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  2. In Toni Morrison’s Beloved, Sethe is a former slave living in Cincinnati, Ohio. She is living with her eighteen-year-old daughter Denver and previously living with them was the grandmother, Baby Suggs who had recently died after falling into a deep depression. A quote that stood out to me was the very first line of the novel, “124 was spiteful. Full of baby’s venom.” Immediately I am thinking, what does 124 mean? As I was reading, it was found that 124 was the number of the address of the house that Sethe, Denver, and Baby Suggs had been living in. Baby Suggs had been living in the house until eight years ago when she died. Sethe had a baby daughter who died and now the house is haunted by her ghost. From interpreting the reading, it seems that the ghost of the baby daughter is very upset by her death. It also seems throughout the reading that there is a lot of anger from the other characters. Denver seems to be angered by a number of things such as Baby Suggs for dying and at Sethe for abandoning her. This leads Denver not to trust anyone. There seems to be a lot of loss from what we had read so far. Baby Suggs had her children taken away from her by white people to turn them into slaves. Denver also seems to have had loss in her life such as not having a close friend or family member to confide to. Her actions tell us that she is lonely because she doesn’t have a good relationship with her mother and no longer has her two brothers since they ran away. In addition, when she forms a sort of relationship with the ghost, she is angered at Paul D for scaring it away since this was her closest thing to a companion.

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    • Andrew,

      When I first started reading this novel, I was also in a state of anguish trying to understand the meaning behind 124. Although we found that it was an address for the house Sethe and Baby Suggs lived in, I felt that there is greater meaning behind it. Like the ghost, the address of the house is a fixed reminder of history. The fact that the characters in this novel refer to their house by the number 124, it indicates the absence of Sethe’s third child and the deprivation of identity most slaves experienced during the 19th century. When she was running away from Sweet Home, Sethe lost one of her children. Early in the novel, Sethe tells Paul D about the state of her lost child, she said “No. I think he’s dead. It’s not being sure that keeps him alive” (9). It seems, Sethe has given up and have prioritized her time and resources on the one child she has left, which suggest that slavery devastated its victim’s family structure immeasurably. Even though Sethe had the opportunity to act as a mother figure to Denver, her mother-in-law Baby Suggs, have been deprived of her opportunity to be a mother from the loss of all of her eight children. Also refereeing to a house by its number and the name that was given to Paul D, Paul F, Paul A, etc., it speaks to the fact how slavery was able to dismantle the identity of its victims completely.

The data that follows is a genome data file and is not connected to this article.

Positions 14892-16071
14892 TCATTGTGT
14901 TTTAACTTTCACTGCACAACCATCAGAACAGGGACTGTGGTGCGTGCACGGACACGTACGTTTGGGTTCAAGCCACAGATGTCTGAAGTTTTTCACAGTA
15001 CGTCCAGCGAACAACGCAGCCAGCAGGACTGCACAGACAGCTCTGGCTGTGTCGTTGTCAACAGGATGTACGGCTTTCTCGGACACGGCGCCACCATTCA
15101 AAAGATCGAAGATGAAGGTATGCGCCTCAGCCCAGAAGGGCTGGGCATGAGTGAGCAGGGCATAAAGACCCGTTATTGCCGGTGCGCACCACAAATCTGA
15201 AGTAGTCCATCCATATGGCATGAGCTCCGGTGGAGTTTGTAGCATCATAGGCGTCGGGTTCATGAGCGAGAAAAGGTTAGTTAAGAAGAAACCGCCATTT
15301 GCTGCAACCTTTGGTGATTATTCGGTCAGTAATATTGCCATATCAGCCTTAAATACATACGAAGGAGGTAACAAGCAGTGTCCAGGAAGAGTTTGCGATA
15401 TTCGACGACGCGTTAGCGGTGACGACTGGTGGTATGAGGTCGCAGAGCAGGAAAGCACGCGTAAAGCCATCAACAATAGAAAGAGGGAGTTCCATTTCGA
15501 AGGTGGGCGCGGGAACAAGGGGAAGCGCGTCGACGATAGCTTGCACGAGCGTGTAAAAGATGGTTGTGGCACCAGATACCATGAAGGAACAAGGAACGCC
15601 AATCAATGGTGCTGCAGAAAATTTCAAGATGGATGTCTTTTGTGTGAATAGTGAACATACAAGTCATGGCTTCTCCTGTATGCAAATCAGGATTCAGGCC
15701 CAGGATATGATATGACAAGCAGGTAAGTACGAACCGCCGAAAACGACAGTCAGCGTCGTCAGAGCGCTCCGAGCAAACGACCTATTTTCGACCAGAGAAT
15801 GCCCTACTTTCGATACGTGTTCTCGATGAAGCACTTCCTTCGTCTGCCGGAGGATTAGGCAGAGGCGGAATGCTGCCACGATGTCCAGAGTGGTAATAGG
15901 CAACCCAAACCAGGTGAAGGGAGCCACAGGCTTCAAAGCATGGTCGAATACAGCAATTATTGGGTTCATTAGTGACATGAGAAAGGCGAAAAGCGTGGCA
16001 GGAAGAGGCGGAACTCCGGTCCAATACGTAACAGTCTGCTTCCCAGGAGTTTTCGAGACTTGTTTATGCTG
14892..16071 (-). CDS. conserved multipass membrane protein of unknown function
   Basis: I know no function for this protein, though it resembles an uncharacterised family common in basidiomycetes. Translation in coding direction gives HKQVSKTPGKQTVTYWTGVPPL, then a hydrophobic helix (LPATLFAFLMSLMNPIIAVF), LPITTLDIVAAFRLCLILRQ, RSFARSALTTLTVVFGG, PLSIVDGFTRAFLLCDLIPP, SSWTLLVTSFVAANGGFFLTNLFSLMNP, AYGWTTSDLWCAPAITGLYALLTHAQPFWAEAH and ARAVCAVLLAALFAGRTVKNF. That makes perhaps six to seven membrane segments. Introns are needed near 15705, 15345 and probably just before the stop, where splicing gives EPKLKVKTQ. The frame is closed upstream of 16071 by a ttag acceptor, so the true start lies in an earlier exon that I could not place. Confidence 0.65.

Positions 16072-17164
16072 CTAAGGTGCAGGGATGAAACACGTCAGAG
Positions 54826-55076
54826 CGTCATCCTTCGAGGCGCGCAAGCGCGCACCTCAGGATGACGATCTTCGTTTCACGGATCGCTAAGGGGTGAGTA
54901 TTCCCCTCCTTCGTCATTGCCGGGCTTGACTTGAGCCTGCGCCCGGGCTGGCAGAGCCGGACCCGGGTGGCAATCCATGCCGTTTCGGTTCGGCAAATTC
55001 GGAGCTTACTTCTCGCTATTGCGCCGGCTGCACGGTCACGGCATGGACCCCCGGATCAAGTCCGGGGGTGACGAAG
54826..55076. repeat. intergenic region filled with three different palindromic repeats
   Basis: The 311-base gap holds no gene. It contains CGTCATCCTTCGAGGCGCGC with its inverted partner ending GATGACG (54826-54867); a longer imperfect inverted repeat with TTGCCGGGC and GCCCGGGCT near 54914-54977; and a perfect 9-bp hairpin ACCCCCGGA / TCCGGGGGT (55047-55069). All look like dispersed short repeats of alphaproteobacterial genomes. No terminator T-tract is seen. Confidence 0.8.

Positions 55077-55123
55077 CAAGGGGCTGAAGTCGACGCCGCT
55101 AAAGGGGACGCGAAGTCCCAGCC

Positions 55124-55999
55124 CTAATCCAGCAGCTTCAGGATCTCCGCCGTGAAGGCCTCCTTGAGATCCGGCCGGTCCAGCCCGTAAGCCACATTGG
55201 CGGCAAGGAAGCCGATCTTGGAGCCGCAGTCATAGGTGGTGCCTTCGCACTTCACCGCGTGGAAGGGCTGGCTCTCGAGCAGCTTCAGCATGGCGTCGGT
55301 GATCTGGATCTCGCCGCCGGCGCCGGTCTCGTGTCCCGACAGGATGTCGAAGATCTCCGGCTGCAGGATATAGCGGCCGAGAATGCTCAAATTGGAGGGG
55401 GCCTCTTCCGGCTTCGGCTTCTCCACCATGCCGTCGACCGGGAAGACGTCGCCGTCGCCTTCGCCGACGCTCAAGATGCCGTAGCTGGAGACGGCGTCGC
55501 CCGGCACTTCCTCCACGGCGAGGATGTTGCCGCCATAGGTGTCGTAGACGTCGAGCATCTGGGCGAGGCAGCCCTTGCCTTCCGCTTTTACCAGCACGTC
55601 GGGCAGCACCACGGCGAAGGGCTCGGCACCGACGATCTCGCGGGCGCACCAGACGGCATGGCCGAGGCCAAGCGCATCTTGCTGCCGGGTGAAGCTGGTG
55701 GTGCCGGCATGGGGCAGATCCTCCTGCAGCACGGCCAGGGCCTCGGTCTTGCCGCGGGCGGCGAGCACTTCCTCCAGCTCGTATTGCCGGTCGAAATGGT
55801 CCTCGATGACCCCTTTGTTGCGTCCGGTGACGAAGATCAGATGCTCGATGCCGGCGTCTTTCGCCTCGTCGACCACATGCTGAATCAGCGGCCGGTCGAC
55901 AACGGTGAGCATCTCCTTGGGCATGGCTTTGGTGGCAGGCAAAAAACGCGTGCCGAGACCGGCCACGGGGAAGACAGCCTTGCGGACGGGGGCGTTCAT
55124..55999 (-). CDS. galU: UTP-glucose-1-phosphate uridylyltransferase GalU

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  3. Rebekah Clapham
    Beloved Response

    For this blog post I want to focus specifically on the symbol of trees throughout this section of the novel. Specifically, the scene on pages 20-21 and the depiction of the tree on Sethe’s back seems significant. Sethe’s back is covered in multiple scars she got from being whipped after trying to run away. These scars have formed a shape of a “chokecherry tree.” In this scene, Sethe is showing Paul D her scars and tell him the story of how she got them. Paul D describes the scars as “like the decorative work of an ironsmith too passionate for display… he would not tolerate no peace until he had touched every ridge and leaf of it with his mouth, none of which Sethe could feel because her back skin had been dead for years” (21). For Sethe, it seems everyday is a challenge to forget the haunting memories of slavery, her past, and everything she lost due to slavery. Slavery shattered her family, and rid her of an identity outside of being a servant. The scars on Sethe’s back seem to be representative of her dehumanizing years as a slave. They are a constant reminder of her past as a slave—a symbolic burden of the knowledge of her and her family’s past suffering. The fact that her scars are in the shape of a tree also seems symbolic of a family tree—representing Sethe’s incomplete family tree. Sethe carries around the physical representation of all that she has lost. The family tree is comprised of Sethe’s dead skin—she can no longer feel anything on that part of her back. Sethe can not even feel Paul D’s kisses on her back as he attempts to make her feel whole again—symbolizing Sethe is missing an essential part to her identity and happiness: community and family. This is also shown in this scene in the way Sethe tells the story about being whipped. Paul D is most shocked by the fact that the men beat her when she was pregnant however Sethe argues the fact that the men took her milk was more traumatizing (20). Even when she was being attacked and beaten, Sethe was preoccupied with the theft of her breast milk, suggesting she prioritizes the rights of her children over her own. When Paul D kisses her back she feels nothing, but when he cups her breasts she is “relieved of their weight” now that the “responsibility for her breasts” is Paul D’s for a moment. This further suggests that Sethe deems her own torture and pain insignificant compared to the pain of her children, family, and the weight of the responsibility she feels to protect them/the burden of not being able to.